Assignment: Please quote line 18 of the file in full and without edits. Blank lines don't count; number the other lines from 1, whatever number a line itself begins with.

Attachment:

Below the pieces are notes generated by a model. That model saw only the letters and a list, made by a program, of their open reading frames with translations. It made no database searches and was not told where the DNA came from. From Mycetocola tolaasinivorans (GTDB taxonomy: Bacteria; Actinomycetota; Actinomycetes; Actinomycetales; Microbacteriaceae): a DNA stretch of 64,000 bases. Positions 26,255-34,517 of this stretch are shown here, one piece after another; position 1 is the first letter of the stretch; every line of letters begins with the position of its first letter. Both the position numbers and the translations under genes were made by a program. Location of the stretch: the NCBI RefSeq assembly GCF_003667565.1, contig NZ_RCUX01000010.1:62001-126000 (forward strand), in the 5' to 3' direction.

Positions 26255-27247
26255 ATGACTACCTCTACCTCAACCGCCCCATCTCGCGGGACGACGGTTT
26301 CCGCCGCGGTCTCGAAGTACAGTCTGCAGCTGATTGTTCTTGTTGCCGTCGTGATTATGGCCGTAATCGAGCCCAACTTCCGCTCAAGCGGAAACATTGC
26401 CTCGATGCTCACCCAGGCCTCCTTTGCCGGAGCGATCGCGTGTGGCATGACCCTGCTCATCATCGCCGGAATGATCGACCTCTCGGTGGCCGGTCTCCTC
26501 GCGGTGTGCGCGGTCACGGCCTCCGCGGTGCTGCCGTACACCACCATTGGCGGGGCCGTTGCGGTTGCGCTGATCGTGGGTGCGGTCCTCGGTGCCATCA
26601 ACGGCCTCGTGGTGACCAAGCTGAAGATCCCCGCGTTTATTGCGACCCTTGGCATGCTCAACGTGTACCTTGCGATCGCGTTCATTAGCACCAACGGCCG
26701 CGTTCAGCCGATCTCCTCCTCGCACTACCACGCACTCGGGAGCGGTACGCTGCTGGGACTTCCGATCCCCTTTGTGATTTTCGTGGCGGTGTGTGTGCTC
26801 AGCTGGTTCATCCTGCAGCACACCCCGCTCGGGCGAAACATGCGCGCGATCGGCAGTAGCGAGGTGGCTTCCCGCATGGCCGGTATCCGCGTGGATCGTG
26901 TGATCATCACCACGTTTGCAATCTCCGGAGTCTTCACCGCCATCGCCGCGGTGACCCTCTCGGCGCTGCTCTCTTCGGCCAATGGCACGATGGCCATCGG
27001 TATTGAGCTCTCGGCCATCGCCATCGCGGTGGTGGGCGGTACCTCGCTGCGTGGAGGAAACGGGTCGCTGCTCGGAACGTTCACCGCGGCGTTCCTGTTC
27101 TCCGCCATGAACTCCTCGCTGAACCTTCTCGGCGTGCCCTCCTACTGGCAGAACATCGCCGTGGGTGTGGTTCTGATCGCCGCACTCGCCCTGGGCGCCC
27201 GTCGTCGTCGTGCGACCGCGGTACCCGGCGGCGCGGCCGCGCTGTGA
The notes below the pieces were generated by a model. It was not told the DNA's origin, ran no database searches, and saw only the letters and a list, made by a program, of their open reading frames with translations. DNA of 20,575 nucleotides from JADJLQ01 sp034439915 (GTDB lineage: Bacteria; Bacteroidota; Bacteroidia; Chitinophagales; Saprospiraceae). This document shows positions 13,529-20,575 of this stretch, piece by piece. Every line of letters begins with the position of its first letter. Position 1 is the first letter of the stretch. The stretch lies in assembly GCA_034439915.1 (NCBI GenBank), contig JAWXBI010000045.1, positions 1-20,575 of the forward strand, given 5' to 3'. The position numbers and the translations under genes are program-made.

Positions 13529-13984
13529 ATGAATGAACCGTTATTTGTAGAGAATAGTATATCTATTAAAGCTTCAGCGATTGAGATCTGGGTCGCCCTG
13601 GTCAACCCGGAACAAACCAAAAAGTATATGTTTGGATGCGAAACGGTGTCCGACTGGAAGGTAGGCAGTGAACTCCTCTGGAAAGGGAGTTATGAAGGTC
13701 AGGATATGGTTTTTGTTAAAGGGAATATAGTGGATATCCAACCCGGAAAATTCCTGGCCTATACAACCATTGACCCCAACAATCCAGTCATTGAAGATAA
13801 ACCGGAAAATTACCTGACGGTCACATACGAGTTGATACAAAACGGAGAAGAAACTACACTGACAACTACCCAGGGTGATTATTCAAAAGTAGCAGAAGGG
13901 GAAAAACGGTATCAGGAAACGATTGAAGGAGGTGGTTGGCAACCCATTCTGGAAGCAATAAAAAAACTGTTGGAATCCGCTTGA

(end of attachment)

13701 AGGATATGGTTTTTGTTAAAGGGAATATAGTGGATATCCAACCCGGAAAATTCCTGGCCTATACAACCATTGACCCCAACAATCCAGTCATTGAAGATAA